TREATY 1 TERRITORY, WINNIPEG—NDP MP Leah Gazan is sounding the alarm on Liberal Member of Parliament Julie Dzerowicz’ private member’s Bill C-273, National Strategy for a Guaranteed Basic Income Act introduced last week, indicating another study is not needed and that the legislation opens the door to replacing our current social safety net, with something that could potentially lead to greater levels of poverty.
“Basic income has been tried and tested in Canada and elsewhere, including the 1970 Mincome project in Winnipeg, Dauphin, and other rural locations in Manitoba. We do not need more studies, we need action. What we need is a plan to implement a guaranteed livable basic income, setting out the various steps needed, and an ambitious timeline for their accomplishment.” said Gazan. “Although I am pleased that income guarantees are becoming part of the political discussion, they must be designed in a way that lifts people out of poverty.”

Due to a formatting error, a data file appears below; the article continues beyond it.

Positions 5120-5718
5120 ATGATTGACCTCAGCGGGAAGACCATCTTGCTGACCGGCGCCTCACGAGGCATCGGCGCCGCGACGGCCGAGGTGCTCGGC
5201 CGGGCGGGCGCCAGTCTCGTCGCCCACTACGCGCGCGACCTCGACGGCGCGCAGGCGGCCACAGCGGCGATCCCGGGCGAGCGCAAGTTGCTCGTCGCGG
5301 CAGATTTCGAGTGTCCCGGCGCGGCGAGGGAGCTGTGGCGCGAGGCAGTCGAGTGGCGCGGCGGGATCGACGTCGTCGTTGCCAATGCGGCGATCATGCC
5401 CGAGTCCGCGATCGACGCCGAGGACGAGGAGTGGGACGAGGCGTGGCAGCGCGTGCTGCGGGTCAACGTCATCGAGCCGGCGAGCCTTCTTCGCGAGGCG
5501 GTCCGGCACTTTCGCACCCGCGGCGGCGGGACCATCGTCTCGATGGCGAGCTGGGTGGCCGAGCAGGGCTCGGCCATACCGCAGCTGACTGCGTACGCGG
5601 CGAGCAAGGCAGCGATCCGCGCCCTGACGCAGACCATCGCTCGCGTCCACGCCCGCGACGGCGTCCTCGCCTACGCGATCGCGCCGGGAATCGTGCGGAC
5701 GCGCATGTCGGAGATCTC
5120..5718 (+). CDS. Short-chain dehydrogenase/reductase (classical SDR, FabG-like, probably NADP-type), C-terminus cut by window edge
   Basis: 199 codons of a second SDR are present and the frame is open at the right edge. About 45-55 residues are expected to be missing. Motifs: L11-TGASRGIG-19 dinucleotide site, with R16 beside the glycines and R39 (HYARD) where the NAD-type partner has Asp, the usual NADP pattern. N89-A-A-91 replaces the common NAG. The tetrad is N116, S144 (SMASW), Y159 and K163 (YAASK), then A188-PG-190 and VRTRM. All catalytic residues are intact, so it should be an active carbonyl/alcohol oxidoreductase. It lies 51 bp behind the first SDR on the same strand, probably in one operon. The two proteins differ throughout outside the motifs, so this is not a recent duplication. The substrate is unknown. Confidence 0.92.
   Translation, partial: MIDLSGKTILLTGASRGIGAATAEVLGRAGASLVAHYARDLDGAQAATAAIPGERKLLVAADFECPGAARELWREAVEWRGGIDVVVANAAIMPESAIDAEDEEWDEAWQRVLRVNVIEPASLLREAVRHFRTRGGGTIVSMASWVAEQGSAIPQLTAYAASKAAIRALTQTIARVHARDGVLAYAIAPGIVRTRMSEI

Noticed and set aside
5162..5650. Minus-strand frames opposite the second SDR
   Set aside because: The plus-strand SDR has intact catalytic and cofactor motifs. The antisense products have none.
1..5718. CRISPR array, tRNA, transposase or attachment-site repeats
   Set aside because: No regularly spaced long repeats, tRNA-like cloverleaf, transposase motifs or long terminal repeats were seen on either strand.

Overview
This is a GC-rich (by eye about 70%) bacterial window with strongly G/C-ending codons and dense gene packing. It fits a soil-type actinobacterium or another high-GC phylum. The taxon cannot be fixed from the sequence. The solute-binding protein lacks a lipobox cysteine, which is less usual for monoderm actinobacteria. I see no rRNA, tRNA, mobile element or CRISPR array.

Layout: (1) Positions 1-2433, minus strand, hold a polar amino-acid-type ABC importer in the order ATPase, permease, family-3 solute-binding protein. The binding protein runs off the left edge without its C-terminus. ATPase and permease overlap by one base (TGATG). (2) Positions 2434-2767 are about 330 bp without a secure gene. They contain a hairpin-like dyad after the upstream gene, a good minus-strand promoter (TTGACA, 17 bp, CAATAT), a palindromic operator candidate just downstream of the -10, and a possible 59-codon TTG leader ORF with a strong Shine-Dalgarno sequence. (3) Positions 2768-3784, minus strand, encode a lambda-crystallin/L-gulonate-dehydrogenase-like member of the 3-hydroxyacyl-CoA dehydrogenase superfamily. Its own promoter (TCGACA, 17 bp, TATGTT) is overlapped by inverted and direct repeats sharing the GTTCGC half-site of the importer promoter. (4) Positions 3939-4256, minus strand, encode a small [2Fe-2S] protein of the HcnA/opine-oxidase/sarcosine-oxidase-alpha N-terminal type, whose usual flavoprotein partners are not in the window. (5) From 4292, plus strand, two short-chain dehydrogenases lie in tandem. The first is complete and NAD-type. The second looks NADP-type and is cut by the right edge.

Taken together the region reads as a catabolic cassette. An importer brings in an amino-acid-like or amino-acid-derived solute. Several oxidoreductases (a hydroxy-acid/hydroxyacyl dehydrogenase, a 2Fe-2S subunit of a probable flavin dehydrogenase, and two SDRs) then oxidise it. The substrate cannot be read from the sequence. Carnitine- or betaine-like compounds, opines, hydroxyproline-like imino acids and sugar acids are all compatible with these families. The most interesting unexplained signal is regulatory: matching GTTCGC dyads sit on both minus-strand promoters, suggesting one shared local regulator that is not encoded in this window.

In August, Gazan introduced Private Member’s Motion, M-46, which calls on the federal government to convert the Canada Emergency Response Benefit into a permanent Guaranteed Livable Basic Income. Motion 46 was developed alongside Basic Income Canada Network and Basic Income Manitoba, which included academics involved in the 1970 Mincome project.
Most concerning to Gazan is article 3d(i) of Bill C-273, which provides the option for the federal government to gut the current social safety net, something she has indicated could be devastating.
“Advocates for guaranteed income have been clear that the extension of income guarantees in Canada must be in addition to current and future income supports meant to meet special, exceptional and other distinct needs and goals, rather than just basic needs,” said Gazan. “We need to build on our current social safety net not reduce support for individuals residing in Canada. It must not fall below the floor set by Motion 46.”
“Ms. Dzerkowicz should amend her Bill to make clear that any guaranteed basic income program put in place should strengthen the social safety net, not cutting the support people receive, said Gazan.